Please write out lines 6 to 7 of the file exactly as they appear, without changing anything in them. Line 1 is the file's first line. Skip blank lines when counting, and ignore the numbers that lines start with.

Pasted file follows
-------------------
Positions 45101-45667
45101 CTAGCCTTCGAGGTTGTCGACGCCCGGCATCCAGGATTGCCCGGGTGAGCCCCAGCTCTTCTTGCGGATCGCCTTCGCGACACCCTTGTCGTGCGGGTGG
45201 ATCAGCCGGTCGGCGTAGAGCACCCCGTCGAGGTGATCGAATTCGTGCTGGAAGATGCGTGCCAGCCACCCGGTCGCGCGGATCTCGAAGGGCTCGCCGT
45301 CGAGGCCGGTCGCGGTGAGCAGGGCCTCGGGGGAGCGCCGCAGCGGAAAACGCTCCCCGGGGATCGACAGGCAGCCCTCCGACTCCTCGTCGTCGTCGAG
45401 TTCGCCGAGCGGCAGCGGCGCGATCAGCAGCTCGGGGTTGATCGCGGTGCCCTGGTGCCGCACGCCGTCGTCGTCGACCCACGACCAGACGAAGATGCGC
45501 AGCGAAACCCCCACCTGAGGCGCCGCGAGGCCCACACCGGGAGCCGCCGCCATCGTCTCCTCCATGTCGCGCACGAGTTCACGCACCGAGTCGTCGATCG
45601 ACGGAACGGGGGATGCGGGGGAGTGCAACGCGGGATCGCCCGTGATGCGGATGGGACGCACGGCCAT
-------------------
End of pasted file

45501 AGCGAAACCCCCACCTGAGGCGCCGCGAGGCCCACACCGGGAGCCGCCGCCATCGTCTCCTCCATGTCGCGCACGAGTTCACGCACCGAGTCGTCGATCG
45601 ACGGAACGGGGGATGCGGGGGAGTGCAACGCGGGATCGCCCGTGATGCGGATGGGACGCACGGCCAT